There’s still plenty to enjoy in a Giles cartoon. Each one is an individual time capsule evoking how we used to live. Much of it still rings true today, but often the passage of years is laid bare by the decor, vehicles, or a politician’s name. These collections work their wonders because they take us back to times gone by, and all in the company of that larger than life family. Perhaps not a group you’d want to yourself in lockdown with.
The contents are divided up into sections, and each section is displayed historically. These include The Parrot, Stinker (with camera), Rupert Bear and Teddy Bears, Bewildered Baby George, Butch the Dog, Frogs, and Mice. To be fair, those are rather loose groupings, with the focus of one chapter typically spilling across most of the rest to the point of redundancy. Not that it makes the cartoons any less enjoyable. What is unfortunate is the accompanying text across the top of each page. Designed to give context to the cartoon decades later it can often be of help. But you get the impression that John Field was under time pressure to bang them out. Some simply describe the cartoon directly beneath them, rendering them superfluous to anyone actually bothering to look at the drawing.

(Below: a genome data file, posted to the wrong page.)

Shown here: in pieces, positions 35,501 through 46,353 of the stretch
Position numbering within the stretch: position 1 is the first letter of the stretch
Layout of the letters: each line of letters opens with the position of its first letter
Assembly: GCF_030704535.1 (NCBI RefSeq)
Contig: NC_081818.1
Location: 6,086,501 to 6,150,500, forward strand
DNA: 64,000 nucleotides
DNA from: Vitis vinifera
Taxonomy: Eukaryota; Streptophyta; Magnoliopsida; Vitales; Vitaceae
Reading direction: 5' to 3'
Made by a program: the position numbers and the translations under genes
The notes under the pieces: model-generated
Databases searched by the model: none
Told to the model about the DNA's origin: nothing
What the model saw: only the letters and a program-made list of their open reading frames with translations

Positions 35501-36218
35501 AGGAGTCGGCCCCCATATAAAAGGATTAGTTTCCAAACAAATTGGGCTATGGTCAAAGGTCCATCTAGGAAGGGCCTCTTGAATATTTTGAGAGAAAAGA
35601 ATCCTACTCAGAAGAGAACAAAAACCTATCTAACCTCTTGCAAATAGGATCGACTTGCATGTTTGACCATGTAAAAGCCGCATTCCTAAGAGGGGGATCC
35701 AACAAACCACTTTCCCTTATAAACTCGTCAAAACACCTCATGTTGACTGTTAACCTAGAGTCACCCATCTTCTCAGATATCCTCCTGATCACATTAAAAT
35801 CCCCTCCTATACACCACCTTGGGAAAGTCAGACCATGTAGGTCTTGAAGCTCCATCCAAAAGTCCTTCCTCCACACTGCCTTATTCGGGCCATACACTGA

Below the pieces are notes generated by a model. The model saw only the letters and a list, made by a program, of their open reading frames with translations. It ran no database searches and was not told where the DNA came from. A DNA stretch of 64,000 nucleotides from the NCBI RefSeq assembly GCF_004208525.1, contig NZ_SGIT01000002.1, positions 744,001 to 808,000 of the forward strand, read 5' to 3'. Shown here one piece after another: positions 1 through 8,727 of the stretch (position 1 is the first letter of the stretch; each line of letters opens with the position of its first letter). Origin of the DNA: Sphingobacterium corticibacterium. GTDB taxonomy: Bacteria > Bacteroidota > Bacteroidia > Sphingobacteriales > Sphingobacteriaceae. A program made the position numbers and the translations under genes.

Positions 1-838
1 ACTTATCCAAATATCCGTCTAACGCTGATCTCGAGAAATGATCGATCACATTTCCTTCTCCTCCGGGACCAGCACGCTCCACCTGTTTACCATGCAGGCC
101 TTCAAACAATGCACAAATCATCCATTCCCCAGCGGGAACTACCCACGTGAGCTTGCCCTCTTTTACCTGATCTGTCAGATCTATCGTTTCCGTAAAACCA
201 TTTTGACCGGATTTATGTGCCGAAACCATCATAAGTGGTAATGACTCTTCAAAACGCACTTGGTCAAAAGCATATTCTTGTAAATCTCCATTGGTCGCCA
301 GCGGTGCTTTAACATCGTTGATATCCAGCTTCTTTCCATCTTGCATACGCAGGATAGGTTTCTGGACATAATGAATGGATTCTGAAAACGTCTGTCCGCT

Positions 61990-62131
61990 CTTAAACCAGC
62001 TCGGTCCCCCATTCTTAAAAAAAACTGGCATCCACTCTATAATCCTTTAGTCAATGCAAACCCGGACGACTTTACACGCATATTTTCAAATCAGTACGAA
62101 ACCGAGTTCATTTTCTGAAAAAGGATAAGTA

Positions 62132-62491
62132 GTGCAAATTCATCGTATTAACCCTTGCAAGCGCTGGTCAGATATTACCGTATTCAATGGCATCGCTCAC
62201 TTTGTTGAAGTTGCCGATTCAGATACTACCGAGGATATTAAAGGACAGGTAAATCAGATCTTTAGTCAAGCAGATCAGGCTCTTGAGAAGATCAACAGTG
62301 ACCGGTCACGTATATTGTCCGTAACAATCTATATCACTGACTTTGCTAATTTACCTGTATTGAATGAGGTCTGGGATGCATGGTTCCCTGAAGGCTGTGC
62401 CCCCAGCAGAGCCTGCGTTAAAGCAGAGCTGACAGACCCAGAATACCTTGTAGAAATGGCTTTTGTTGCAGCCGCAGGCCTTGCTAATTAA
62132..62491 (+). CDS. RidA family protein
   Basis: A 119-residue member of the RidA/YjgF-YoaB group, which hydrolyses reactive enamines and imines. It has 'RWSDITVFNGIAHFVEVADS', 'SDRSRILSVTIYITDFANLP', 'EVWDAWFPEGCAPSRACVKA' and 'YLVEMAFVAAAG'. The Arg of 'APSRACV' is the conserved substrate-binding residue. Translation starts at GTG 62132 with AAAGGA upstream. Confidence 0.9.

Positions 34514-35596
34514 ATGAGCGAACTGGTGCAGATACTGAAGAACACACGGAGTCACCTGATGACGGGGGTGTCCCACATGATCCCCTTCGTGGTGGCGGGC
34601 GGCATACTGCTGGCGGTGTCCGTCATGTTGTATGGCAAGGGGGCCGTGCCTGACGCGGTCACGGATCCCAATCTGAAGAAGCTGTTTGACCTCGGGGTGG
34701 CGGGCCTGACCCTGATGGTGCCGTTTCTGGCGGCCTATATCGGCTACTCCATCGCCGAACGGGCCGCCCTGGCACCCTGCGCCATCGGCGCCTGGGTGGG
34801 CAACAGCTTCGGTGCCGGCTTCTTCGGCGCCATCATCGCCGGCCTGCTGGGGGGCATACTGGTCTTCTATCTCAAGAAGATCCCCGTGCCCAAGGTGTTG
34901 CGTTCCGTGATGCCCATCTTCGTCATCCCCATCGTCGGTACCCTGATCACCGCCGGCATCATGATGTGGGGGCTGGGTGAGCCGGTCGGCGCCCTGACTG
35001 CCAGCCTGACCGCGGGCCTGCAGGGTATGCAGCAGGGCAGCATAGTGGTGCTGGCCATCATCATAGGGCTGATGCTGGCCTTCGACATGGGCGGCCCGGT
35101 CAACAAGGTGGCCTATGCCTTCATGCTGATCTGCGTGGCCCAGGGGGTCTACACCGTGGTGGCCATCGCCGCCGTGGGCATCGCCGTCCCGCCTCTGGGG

It takes a long time to make your way through one of these collections. Regardless of the main thrust of the cartoon, the ancillary detail is absorbing, whether it’s the antics of the children, the shenanigans of a pet, or just the aftermath of chaos that transpired moments before. The family doesn’t age but the furnishings and vehicles do, not to mention the toys.
There’s so much to reveal and revel in if you’re willing to dedicate the attention they deserve.
And if you liked that: There are heaps of past collections available online. Go on, treat yourself.